Instacart solves above Order Fulfilment problem (fulfilling orders from local stores) by solving complex optimization problem like vehicle routing algorithm. Further, Instacart uses machine learning to map individual stores, track how long a shopper will take to pick from an item from a store and drive and predict delivery time taking into account weather, traffic pattern, location and other factors like sporting events. This creates an experience for its customers that is nothing short of magical leading to increased user acquisition and user retention for Instacart.
 
Market and Competition
 
US grocery market size is $1 trillion consisting of $700 Billion grocery business and $300 Billion convenience spending market. Further, US grocery industry is very fragmented and it has many players operating in it with very few barriers to entry.  Margin in the industry is very low leading to fierce competition between the players and firms try to increase market share and revenue by offering lower and lower prices. Further, e-commerce has also emerged as an important shopping channel along with other channels like Hypermarkets (like Walmart,Kroger, Safeway, Supervalu), Supermarkets (Aldi, Stater Bros and Superior Grocers), Discount Stores and Convenience Stores etc. 
Instacart is working to bring this fragmented market together by providing consumer an opportunity to order their grocery from some of these stores. It faces competition from other online one day delivery players like Amazon, ebay, taskRabbit, Google Express. It is currently present in 17 cities and contracts around 4000 personnel shopper.
 
Revenue Model
 
Instacart follows sharing economy based model like the model followed by Uber. Earlier, Instacart used to earn revenue through delivery fees and product markup. Instacart charges $3.99 per delivery  for three hour delivery and $14.99 per delivery for one hour delivery. Instacart also earns some money by marking up the prices of grocery items (by one estimate 20%) wherein it charges customers more for individual groceries than their in-store price. Further, shoppers can also earn between $15 and $30 an hour depending on how quickly they deliver the food (using their own cars).
 
Recently, Instacart has made one shift in its revenue model, wherein it allows some grocery store partners to price their own goods on Instacart. In return, these grocery stores pay Instacart a fee to service their locations. It explains why for some grocers the products cost the same on Instacart as they do in store, but for others the price is more or some times less.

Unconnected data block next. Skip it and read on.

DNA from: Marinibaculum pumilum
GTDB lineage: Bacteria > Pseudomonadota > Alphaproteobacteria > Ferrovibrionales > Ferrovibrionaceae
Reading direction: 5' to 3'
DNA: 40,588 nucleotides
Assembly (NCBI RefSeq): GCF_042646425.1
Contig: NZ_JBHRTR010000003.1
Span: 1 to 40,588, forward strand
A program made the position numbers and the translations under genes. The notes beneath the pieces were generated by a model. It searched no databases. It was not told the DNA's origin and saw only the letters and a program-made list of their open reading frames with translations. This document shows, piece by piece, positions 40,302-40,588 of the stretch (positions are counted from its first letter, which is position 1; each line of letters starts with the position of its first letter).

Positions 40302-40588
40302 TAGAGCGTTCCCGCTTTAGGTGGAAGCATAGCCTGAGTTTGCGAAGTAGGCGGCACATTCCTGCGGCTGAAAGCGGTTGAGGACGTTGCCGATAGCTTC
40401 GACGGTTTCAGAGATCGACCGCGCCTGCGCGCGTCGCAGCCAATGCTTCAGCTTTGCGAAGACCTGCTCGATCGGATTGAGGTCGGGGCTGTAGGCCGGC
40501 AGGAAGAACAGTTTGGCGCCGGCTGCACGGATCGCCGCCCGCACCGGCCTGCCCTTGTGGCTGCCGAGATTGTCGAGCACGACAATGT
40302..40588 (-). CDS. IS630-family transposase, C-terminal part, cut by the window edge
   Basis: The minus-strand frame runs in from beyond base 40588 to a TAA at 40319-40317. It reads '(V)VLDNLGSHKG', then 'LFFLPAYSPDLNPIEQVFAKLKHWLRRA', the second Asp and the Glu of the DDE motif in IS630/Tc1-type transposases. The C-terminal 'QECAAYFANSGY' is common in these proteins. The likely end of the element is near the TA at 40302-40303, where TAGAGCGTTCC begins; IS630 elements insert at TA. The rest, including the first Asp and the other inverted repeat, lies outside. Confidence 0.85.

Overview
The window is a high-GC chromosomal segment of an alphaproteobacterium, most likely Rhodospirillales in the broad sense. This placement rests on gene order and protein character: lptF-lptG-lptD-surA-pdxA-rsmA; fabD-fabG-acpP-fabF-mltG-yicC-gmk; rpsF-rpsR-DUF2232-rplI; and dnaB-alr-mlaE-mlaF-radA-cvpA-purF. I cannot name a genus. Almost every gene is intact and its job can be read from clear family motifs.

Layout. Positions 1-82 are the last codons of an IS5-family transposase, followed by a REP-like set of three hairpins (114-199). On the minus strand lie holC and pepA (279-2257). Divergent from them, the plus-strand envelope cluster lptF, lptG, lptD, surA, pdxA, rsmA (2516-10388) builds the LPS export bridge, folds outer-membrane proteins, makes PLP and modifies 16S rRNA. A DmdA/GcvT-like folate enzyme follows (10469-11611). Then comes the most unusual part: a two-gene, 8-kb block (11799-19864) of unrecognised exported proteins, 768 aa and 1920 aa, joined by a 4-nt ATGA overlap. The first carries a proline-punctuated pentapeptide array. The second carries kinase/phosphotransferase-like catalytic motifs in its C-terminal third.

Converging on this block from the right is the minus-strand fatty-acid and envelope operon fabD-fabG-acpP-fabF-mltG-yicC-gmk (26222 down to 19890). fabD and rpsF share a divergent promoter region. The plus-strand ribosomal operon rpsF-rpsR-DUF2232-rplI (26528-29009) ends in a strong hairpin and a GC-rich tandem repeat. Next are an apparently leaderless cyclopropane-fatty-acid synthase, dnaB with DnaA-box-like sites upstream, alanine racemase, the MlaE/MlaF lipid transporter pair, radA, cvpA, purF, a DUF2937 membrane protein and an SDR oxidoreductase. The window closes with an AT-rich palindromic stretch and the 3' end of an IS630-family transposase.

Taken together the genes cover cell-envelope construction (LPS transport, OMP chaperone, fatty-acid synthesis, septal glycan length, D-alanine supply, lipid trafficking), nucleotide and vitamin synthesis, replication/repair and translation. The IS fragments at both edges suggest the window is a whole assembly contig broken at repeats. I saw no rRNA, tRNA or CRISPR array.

Operational Model
 
Instacart follows “managed crowdsourcing” model wherein a user orders something on Instacart through an app and Instacart crowdsources labor to serve user’s order in one hour or three hours after an order is made. Instacart is also working to expand its delivery schedules to for later today, for the next day etc. The crowdsourced labor consists of trained shoppers equipped with an Instacart shopper app. This app is extremely intelligent with information like location of shoppers in the store, exact knowledge of the location of items in different shops and other information like department, isle and shelf location of these items. Based on these information, shoppers are routed in the store as well as outside. Further, these app provides minutest update on any order to the consumers. This leads to very large efficiency in overall fulfilment of orders.
 
Instacart is a very lean organisation and this brings efficiency in its operational model. Instacart does not hold any inventory and it does not own any warehouse or fleet of trucks for its operation. This shields Instacart from the risk of variable grocery prices as the it does not keep inventory with itself. It partners with grocery stores and charge grocery stores a fee instead of charging consumers by charging markups on product price. This makes grocery stores more amenable to improving Instacart’s efficiency like offering Instacart company’s its own personal checkout line. 
 
Instacart is also looking to outsourcing its deliveries to third parties providers like postmates, Lyft, Sidecar but at the same time it is not planning to completely outsource its delivery process but keep the last mile portion of delivery business with itself.  In this mechanism, Instacart will maintain control of the end-to-end consumer experience through apps developed for shoppers and delivery people. All delivery directions will still be provided through the app, whether delivery will happen through in-house delivery person or someone contracted through a third-party.